Four Reasons to Hire a Trail Running Coach

Written by Andrew Simmons for the fall 2020 edition of our Trail Times newsletter. Andrew is the Head Coach for Lifelong Endurance.

Working with a coach might seem like a privilege reserved for professional trail runners whose paychecks depend on their next performance, and an “over the top” purchase for runners that fall in the middle or back of the pack. Yet, recreational runners arguably obtain a greater benefit from the attention, knowledge, and guidance of a coach.

For the recreational trail runner, coaches offer a set of training principles, guidance, and insight they may not get from being in a larger running group or static “on the fridge” plan.

There are four key questions you should seek to answer as you consider a coach. Each of the questions pertain directly to fitness. When you’ve determined that you need a coach, the search isn’t over – you need to make sure that you and your coach are a good fit in terms of personality, training methodology, communication, and follow up.

But, let’s not get ahead of ourselves. Here are four questions to ask yourself to determine if you need a trail running coach.

Are you plateauing in your fitness?
If you find yourself training harder than ever, and notice that what initially got you results may not be getting you the desired fitness benefit any longer, it might be time to seek guidance in a coach. Athletes looking to take their training to the next level is the bread and butter of most coaches. Most coaches have a system, or series of principles they follow that help athletes improve and improve consistently. If you find yourself stuck at the same speed, or in a rut, you might benefit from getting a coach.

Are you struggling to stay injury free?
Running is no fun if you can never get to the race happy and healthy. Injuries take the fun out of training and create apprehension and stress as you return to running. Having a coach guide your training as you return from an injury is often the turning point for many recreational and professional athletes. A good coach will guide your return to training, build you back slowly, integrate strength training, and help insure you do not sabotage your training. If you’re injury prone, or just can’t seem to find a path back to your best self, consider a coach with a strength and conditioning background to help get you off the ground smoothly.

Are you reaching for a big goal?
Whether it’s your first ultra, a long thru hike, or you’re entering un-chartered territory in your athletic journey, a coach is a great guide for your big day. If you’re tackling the Hardrock 100 Mile, Boston Marathon, or attempting a sub-24 hour 100 Miler, having someone to build out a training program is key. You might only get one chance at a race like Hardrock so why leave it to chance?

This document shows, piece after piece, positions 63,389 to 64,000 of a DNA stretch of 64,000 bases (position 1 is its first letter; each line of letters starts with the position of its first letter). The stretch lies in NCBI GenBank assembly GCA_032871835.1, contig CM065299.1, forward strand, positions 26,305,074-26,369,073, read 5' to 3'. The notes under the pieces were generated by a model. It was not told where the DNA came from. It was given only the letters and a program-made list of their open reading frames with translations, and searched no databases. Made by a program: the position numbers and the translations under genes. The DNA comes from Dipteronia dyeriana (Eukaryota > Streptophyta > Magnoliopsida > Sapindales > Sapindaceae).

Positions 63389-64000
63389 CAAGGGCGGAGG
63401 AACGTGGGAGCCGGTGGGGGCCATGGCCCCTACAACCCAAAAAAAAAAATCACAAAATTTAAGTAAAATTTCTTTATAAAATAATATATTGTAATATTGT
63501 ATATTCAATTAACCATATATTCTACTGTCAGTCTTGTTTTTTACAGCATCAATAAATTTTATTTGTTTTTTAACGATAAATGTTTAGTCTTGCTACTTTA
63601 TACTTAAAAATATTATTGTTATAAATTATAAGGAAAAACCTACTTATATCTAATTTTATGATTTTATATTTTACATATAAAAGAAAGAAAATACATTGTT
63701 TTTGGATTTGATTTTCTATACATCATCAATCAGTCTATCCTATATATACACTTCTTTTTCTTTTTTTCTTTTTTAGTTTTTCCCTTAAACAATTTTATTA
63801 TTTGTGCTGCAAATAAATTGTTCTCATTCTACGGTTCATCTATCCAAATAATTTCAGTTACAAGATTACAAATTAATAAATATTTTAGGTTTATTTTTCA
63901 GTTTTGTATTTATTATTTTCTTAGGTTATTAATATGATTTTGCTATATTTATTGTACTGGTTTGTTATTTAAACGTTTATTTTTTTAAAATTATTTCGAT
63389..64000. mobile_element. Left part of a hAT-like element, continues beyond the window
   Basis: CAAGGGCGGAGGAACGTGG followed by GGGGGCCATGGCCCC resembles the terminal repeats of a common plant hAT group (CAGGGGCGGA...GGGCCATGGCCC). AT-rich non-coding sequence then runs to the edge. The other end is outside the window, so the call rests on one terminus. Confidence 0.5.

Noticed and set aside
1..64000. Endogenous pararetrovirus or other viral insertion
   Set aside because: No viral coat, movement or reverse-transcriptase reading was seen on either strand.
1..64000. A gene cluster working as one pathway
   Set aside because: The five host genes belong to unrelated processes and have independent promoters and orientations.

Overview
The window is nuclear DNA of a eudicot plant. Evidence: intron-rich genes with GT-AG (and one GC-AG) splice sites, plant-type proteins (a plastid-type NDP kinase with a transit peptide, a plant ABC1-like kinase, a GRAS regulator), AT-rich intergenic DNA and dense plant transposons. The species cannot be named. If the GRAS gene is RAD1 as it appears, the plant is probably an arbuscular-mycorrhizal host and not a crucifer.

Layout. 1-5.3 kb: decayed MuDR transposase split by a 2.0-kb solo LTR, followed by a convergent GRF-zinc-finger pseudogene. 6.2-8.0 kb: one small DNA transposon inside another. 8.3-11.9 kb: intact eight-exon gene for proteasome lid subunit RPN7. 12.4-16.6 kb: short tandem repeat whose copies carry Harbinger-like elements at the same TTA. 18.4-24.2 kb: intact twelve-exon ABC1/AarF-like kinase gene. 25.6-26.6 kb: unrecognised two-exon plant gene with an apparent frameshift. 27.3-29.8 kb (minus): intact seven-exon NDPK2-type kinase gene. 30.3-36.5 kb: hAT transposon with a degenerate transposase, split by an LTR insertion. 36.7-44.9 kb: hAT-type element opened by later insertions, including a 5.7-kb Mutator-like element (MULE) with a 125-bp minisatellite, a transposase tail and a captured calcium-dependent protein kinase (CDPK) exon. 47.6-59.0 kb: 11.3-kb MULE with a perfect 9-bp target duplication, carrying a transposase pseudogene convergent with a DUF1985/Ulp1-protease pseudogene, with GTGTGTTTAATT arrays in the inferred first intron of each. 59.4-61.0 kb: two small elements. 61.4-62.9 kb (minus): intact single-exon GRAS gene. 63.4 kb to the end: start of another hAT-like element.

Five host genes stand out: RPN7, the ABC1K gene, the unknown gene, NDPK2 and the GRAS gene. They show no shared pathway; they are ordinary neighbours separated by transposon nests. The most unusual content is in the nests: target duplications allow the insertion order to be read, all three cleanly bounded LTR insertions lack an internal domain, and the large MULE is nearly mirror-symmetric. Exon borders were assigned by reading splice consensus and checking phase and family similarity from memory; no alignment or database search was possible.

When you’re reaching for a big goal it’s important that you train smart, stay injury free, and have the mental tools in place. Find a coach that’s got experience coaching the distance and one who can offer you a coaching experience that will be as memorable as your finish line!

Are you unsure of how to plan a sustainable schedule?
If you find yourself constantly changing your workout days, loading up miles in a single day, running workouts on back-to-back days, or missing days because of your schedule, you should have hired a coach yesterday. Coaches aren’t just great at planning workouts, they’re great at striking a balance between your running schedule and your life schedule. You should find a coach that has experience coaching busy athletes. Asking questions about how they can help modify, or work around your schedule, and understanding how to best communicate last minute changes, is key to finding a great coach.

If you’re looking to remove frustration and hand-off questions like, “What should I do for a workout today? How much rest do I really need for optimal recovery? Will I benefit more from a tempo run, or an interval session?” A coach is a perfect investment.

At the end of the day, hiring a coach won’t automatically make you faster. This is especially true in the first 6-8 weeks as you start to adapt to a new schedule, a new stimulus, and build up your mileage and intensity. Hiring a coach to pinch-hit for a race and expect a miracle is a tough position for any coach. To realize the best results, hire a coach for at least 3-6 months to take you through one to two training cycles in preparation for your goal race or races.

Once you have a coach, you’ll have no need to stress about planning your workouts, you’ll just need to execute them. And, you’ll have support every step of the way!

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